call for papers: what to do with a million books 08.21.2006, 3:42 PM
posted by ray cha
The Humanities Division at the University of Chicago and the College of Science and Letters at the Illinois Institute of Technology are hosting an intriguing colloquium on the future of research in the humanities in response to the rapid growth of digital archives. They are currently accepting paper proposals, which are due at the end of August.
Here is the call for papers:
What to Do with a Million Books: Chicago Colloquium on Digital Humanities and Computer Science
Sponsored by the Humanities Division at the University of Chicago and the College of Science and Letters at the Illinois Institute of Technology.
Chicago, November 5th & 6th, 2006
Submission Deadline: August 31st, 2006
The goal of this colloquium is to bring together researchers and scholars in the Humanities and Computer Sciences to examine the current state of Digital Humanities as a field of intellectual inquiry and to identify and explore new directions and perspectives for future research.
In the wake of recent large-scale digitization projects aimed at providing universal access to the world's vast textual repositories, humanities scholars, librarians and computer scientists find themselves newly challenged to make such resources functional and meaningful.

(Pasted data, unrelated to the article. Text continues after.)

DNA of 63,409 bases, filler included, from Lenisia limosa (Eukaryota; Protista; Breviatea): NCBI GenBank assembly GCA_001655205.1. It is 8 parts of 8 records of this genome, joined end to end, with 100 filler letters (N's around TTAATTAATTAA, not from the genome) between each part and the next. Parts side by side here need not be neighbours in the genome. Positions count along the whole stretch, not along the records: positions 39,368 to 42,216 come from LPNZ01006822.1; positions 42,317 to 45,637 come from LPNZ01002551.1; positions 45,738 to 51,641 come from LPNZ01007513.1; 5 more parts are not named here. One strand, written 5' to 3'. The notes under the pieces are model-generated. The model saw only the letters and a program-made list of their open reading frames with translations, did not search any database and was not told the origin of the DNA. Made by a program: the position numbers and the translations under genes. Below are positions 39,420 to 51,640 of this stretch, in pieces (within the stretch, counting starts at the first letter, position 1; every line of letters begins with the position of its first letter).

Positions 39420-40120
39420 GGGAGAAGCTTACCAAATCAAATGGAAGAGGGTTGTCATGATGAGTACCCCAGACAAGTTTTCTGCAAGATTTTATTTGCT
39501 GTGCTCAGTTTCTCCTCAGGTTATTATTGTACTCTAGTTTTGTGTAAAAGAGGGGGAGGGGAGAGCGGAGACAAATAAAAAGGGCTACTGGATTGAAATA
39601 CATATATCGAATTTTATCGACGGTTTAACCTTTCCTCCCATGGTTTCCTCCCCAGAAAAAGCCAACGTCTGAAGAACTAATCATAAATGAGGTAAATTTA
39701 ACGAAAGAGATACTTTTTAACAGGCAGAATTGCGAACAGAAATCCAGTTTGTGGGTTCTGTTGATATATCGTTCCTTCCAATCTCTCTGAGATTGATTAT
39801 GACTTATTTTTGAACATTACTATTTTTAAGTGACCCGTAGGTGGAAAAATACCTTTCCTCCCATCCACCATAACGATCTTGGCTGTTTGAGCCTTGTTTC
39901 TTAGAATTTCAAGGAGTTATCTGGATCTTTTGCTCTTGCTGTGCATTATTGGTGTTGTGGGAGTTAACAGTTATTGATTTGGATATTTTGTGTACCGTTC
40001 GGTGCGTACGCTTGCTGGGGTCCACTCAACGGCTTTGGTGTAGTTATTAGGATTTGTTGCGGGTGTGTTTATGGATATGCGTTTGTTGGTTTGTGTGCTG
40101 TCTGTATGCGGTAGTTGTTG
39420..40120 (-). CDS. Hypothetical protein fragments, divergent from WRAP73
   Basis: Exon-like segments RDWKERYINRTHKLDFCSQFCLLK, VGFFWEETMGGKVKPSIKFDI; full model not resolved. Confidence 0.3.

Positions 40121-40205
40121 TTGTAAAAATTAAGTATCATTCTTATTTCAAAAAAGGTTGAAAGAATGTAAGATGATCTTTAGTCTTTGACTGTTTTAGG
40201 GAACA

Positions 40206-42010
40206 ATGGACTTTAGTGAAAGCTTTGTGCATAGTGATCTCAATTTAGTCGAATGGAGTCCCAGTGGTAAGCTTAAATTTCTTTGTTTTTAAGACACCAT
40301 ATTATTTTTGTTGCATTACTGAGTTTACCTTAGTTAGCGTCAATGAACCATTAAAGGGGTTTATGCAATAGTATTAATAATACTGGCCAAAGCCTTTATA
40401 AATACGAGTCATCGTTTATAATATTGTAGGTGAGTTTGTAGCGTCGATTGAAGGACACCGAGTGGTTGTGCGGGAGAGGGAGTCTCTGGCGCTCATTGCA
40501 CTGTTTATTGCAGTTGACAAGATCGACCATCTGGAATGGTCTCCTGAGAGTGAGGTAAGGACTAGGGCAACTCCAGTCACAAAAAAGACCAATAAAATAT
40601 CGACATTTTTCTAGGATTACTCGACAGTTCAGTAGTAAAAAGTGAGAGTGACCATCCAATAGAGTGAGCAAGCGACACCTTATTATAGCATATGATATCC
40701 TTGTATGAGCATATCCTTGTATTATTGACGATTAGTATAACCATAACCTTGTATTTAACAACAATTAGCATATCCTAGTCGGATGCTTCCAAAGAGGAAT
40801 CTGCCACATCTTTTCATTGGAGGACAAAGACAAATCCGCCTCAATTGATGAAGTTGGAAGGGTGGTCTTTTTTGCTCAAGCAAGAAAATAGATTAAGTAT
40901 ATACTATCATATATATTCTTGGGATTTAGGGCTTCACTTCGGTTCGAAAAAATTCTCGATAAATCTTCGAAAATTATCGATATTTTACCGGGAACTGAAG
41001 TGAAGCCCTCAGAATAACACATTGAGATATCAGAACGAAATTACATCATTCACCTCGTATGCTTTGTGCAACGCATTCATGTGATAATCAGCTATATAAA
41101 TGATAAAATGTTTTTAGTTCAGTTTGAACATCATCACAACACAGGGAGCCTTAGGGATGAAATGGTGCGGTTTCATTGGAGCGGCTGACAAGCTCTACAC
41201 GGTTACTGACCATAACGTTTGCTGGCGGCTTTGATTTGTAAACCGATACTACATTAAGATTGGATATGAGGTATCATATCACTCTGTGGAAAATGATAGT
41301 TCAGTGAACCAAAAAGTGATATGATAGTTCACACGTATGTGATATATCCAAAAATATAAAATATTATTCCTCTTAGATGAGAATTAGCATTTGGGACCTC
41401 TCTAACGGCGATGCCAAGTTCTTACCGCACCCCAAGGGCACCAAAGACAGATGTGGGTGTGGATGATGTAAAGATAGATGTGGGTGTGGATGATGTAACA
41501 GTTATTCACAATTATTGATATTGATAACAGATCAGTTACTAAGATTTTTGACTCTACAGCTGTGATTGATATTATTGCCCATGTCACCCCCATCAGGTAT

As Gregory Crane recently pointed out (1), digital access to "a million books" confronts us with the need to provide viable solutions to a range of difficult problems: analog to digital conversion, machine translation, information retrieval and data mining, to name a few. Moreover, mass digitization leads not just to problems of scale: new goals can also be envisioned, for example, catalyzing the development of new computational tools for context-sensitive analysis. If we are to build systems to interrogate usefully massive text collections for meaning, we will need to draw not only on the technical expertise of computer scientists but also learn from the traditions of self-reflective, inter-disciplinary inquiry practiced by humanist scholars.
The book as the locus of much of our knowledge has long been at the center of discussions in digital humanities. But as mass digitization efforts accelerate a change in focus from a print-culture to a networked, digital-culture, it will become necessary to pay more attention to how the notion of a text itself is being re-constituted. We are increasingly able to interact with texts in novel ways, as linguistic, visual, and statistical processing provide us with new modes of reading, representation, and understanding. This shift makes evident the necessity for humanities scholars to enter into a dialogue with librarians and computer scientists to understand the new language of open standards, search queries, visualization and social networks.